Everything you need to know about sciatica
You’ve heard the word thrown around, maybe even assumed you yourself have experienced it. The word “sciatica” conjures up scary images of debilitating pain, limping, bed rest and painkillers. Maybe your friend or colleague has described the aching or pins and needles down one leg that won’t go away.
I’m going to let you in on a little secret: sciatica isn’t actually a disease. It’s not even a condition or a syndrome. It’s probably not even a big deal, even if it feels like it is.
I'm going to let you in on a little secret: sciatica isn't actually a disease.
That’s because sciatica is a symptom, which means that it is a sensation dictated by another condition. In other words, a diagnosis of sciatica is not a diagnosis. It doesn’t tell us what’s causing the discomfort in the first place.
Traditionally, we attributed symptoms like leg pain, bum pain, pins and needles or weakness of the leg entirely to a compression of the sciatic nerve (which is a Big Mumma of a nerve that runs from your back, into your bum and down the back of your leg).
Hence: sciatic nerve compression = sciatica.
Lots of things could potentially compress your sciatic nerve. For instance, tight muscles in your bum or sitting on a hard chair.
However, the most common source of sciatica is from a disc injury in the lower back.
The discs in our lower back are squishy, cushiony structures that sit between our vertebrae. They’re made up of a firm outer shell and a jelly-like centre. Kind of like a jam doughnut.
We have nerves that come from just below each vertebrae. The nerves that come from the lower back all join together in the bum to make up the sciatic nerve.
Sometimes, normal ageing processes or traumatic sporting injuries can result in a slight weakening of the harder outer part of the disc, resulting in a bulging out of the jelly substance.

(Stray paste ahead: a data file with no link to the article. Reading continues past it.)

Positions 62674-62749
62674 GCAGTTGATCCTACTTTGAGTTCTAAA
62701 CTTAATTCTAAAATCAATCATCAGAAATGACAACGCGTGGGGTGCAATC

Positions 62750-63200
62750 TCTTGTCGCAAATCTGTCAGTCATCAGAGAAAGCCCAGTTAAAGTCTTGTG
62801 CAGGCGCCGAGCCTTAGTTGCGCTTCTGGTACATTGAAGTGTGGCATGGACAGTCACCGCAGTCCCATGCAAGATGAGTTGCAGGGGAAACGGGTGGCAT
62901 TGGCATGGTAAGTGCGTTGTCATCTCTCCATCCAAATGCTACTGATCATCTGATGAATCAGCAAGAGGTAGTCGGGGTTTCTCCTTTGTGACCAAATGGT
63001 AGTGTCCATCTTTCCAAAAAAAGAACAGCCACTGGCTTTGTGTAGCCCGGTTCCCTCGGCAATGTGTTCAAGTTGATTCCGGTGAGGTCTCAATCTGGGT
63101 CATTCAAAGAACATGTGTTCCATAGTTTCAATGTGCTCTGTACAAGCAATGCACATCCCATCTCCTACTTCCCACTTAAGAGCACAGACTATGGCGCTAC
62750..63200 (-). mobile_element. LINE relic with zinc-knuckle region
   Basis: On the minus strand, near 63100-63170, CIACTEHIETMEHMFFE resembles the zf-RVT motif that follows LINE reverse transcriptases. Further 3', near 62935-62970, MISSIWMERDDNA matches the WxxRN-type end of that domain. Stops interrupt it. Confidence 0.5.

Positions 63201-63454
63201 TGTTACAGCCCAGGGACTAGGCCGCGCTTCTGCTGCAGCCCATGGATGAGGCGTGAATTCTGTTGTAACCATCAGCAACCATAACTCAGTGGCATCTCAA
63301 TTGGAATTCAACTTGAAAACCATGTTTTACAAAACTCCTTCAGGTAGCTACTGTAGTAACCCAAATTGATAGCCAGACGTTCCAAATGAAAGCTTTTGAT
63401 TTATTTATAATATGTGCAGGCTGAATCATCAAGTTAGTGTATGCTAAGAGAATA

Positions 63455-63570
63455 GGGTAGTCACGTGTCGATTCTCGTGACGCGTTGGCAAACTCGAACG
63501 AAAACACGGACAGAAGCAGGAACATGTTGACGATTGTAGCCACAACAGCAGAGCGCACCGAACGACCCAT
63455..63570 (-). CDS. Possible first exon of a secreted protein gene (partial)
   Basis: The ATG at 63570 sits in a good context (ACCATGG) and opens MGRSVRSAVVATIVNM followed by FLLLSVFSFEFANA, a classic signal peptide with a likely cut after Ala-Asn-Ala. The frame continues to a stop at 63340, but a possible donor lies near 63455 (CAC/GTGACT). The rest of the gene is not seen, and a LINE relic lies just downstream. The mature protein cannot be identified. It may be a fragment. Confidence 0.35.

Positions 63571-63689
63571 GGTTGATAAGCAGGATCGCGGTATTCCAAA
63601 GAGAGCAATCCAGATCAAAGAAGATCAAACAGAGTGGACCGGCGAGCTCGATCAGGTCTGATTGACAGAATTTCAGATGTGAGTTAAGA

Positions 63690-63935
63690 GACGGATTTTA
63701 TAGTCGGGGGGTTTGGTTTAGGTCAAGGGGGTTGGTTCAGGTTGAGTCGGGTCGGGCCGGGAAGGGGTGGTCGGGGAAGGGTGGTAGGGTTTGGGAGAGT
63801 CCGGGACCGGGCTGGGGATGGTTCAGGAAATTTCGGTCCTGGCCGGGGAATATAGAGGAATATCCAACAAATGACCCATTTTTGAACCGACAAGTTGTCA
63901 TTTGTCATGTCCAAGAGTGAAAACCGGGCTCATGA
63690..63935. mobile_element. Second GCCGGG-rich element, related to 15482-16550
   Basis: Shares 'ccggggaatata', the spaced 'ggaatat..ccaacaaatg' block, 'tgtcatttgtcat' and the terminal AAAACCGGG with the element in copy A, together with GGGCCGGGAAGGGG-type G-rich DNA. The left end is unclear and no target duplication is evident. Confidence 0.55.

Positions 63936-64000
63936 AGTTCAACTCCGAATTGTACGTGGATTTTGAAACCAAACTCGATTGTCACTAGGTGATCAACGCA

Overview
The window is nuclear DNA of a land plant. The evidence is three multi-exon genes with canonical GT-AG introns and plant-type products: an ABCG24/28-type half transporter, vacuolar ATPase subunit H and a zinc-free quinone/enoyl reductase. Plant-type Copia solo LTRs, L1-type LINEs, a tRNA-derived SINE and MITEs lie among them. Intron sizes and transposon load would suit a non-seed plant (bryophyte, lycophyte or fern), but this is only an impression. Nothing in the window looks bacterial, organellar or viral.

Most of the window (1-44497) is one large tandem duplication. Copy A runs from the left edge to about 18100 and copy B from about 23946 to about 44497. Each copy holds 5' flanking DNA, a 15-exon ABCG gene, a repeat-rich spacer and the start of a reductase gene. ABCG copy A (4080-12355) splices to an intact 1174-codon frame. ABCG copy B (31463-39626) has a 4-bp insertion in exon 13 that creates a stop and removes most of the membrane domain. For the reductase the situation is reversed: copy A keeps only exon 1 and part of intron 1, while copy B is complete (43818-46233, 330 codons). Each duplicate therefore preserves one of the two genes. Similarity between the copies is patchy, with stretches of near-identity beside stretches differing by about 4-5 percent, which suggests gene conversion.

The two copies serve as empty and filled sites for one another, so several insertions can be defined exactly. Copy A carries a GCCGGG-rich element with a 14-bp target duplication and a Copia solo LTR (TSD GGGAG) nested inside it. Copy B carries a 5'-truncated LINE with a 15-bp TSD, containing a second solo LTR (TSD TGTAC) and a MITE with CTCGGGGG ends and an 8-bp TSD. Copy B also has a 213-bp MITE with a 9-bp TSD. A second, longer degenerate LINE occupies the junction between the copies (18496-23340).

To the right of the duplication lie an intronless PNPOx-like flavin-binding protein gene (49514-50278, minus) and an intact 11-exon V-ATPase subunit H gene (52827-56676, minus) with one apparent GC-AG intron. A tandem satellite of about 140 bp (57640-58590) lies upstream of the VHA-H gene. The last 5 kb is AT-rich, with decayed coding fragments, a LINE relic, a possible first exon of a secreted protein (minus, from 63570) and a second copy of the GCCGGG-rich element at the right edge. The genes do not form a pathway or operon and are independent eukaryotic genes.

The reason that disc injuries are so painful is only partially to do with this bulging. Yes, the nerve might become a little bit squished, meaning that it could send pain down the sciatic nerve and into the leg. We used to think that this was the be all and end all, that we could operate and cut off the bulging part of the disc and all pain would disappear.
The problem with this approach is that, while it worked sometimes, it didn’t work all the time. In fact, a few people actually got worse. You see, pain is never an accurate representation of tissue damage. Even referred pain like sciatica!
We know that the emotions and feelings that we hold about our bodies physically change the way that our brain interprets the messages it receives from our body. Our brain creates the pain that we feel and, sometimes, depending on our circumstances, beliefs and emotions, it gets it really wrong.
I’ve already written an entire blog on the neuroscience of how and why we feel pain, so please have a read if you’re not sure what I’m getting at.
The bottom line is that “sciatica” is a really dodgy word. It says a lot without saying anything really, because leg pain with pins and needles could be caused by many different things, some completely innocuous.
These different causative factors all need to be managed differently, so having a chat to your osteopath about what’s actually going on is the best bet to get on top of things quickly.
Our brain creates the pain that we feel and, sometimes, depending on our circumstances, beliefs and emotions, it gets it really wrong.
Symptoms like leg pain, tingling or pins and needles can usually be managed and alleviated easily, with a combination of sensible exercise and appropriate treatment. If your osteopath suspects that you may need another intervention alongside their treatment, such as a prescription for painkillers or a cortisone injection, they can provide you with a referral to an appropriate practitioner such as a sports doctor.
Osteopathic treatment may include massage to your lower back, glutes and legs. It may also include stretching of joints like the hips or lower back.
Your osteopath can also advise you on ergonomics at work or strengthening exercises for your back and legs. The reason for the symptoms needs to be ascertained, because the treatment will be dependent on where the problem is coming from!
Using a scary, medical sounding word that has no real meaning just breeds fear. Fear makes our pain worse. Ironic hey? Calling it “sciatica” probably makes that “sciatica” worse!
Let’s just stick with, “I’ve got pain in my back/bum/leg with some pins and needles/weakness.”
Your osteo will certainly get to the bottom of your symptoms and help you on the path to recovery.
Until next time,
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